Dr. Michael Sudduth earned his B.A. in philosophy (summa cum laude) at Santa Clara University where he also studied Latin and Religious Studies. He holds two postgraduate degrees from the University of Oxford, an M.A. in philosophical theology and D.Phil. in theology. Dr. Sudduth spent a year as a visiting graduate fellow at the Center for Philosophy of Religion at the University Notre Dame while completing his doctoral dissertation.

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Dr. Sudduth has been a philosophy professor at San Francisco State University since 2005, where he’s taught courses in philosophy and religion, as well as served as the coordinator of the Philosophy Department’s program in Religious Studies. Although specializing in western and eastern philosophy of religion, his interests range broadly over epistemology, philosophy of science, metaphysics, philosophy in literature and film, and the field of psychology. He has published on the topics of religious experience, rationality and belief in God, arguments for the existence of God, and life after death. For the past several years Sudduth has been focused on exploring philosophical themes through fiction and is currently finishing his first novel.

 Julius Ojewole


I had always heard the term philosophy thrown around but never knew what it was. Out of curiosity I decided to take a philosophy course my junior year of college with Michael Sudduth (yes this Michael Sudduth) and immediately fell in love with it. The topics that were covered were things I had always pondered about but never know was an academic field of study. Things like the existence of God, mind/body dualism, the meaning of life, and personal identity. I really love to teach about Aristotle because of he gets a lot of things right. His theory of Virtue Ethics I find to be ingenious and at the risk of being accused of chronological snobbery, I am always amazed someone at his time got so many things right.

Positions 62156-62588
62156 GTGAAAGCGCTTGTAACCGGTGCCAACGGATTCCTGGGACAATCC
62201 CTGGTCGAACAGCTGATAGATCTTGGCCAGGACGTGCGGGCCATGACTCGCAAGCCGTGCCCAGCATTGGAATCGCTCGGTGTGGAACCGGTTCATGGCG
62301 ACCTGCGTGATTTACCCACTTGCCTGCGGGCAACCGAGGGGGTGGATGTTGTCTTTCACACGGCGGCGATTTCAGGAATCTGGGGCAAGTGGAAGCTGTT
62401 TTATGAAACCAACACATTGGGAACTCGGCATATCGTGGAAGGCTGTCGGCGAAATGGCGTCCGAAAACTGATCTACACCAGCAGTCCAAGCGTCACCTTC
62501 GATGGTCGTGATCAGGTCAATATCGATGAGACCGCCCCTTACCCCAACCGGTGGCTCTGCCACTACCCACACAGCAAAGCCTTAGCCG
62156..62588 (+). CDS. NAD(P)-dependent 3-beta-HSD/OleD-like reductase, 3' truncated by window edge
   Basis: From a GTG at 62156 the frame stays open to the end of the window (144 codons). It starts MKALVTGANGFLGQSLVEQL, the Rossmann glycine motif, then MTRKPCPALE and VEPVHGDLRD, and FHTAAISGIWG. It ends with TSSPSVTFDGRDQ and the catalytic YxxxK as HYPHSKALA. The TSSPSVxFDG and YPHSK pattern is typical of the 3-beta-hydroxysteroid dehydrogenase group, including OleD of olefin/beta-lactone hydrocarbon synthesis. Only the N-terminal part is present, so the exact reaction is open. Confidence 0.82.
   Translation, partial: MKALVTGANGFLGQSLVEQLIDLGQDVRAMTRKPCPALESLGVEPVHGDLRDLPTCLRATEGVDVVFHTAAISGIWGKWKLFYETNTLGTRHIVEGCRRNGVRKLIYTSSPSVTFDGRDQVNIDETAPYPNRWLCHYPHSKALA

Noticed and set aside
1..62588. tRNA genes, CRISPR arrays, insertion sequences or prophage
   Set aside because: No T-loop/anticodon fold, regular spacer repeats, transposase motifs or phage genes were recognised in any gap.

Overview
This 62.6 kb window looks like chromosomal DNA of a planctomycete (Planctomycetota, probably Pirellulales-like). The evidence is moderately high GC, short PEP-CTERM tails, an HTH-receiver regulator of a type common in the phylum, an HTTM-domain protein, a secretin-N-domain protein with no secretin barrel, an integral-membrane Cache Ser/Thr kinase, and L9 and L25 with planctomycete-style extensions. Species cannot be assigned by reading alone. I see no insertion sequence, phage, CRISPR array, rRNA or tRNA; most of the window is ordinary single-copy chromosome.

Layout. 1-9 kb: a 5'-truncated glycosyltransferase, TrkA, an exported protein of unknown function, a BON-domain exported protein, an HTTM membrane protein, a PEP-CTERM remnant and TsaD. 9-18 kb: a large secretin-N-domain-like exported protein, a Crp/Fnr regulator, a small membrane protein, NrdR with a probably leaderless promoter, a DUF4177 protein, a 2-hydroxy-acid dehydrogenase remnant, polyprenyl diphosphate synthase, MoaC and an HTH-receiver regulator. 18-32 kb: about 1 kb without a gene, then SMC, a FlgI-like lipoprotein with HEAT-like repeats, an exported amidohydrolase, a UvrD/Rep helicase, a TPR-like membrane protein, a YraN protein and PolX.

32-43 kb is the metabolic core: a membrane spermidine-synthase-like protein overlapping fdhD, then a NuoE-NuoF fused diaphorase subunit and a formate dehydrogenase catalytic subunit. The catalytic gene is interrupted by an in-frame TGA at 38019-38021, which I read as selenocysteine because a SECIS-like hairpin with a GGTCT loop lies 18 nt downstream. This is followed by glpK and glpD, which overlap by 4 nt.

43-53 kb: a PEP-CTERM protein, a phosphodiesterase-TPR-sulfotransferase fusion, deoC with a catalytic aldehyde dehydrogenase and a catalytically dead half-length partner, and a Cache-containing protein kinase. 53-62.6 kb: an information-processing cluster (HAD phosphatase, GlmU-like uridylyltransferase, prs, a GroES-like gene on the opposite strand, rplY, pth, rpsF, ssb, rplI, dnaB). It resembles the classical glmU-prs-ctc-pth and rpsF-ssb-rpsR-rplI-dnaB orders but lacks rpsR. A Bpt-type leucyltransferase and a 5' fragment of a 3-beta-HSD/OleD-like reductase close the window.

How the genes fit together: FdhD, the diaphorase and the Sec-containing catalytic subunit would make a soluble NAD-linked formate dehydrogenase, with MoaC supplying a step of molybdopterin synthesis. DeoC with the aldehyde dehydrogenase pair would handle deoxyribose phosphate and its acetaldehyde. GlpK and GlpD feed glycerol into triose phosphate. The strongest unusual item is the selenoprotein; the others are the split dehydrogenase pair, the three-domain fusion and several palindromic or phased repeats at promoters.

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Philosophy is often used in my everyday life through critical thinking. I have come to believe that critical thinking, logic, and argumentation are forgotten skills in our culture as evidenced by things I have seen in the media and on Facebook. Statistics and other data are often thrown around and often do not confirm the interpretation of the data they are supposed to confirm. Philosophy has helped me to distinguish between good logic and argumentation and the lack thereof. One of my biggest problems I face in teaching philosophy is trying to show the relevance of these, at times, seemingly abstract concepts to life. Teaching here has been a great joy since as an east-bay native and for Los Medanos student, I feel I can relate with students and somewhat understand their mindset. I love being able to impart this invaluable information to students from my home. Although knowledge is very difficult to define here’s a list of a category of things I believe we can know: Theological (things about God), Perceptual (things we see), Historical, Morality (good and evil) Scientific, Mathematical, Introspection (Things going on in your mind), Memory, among other things.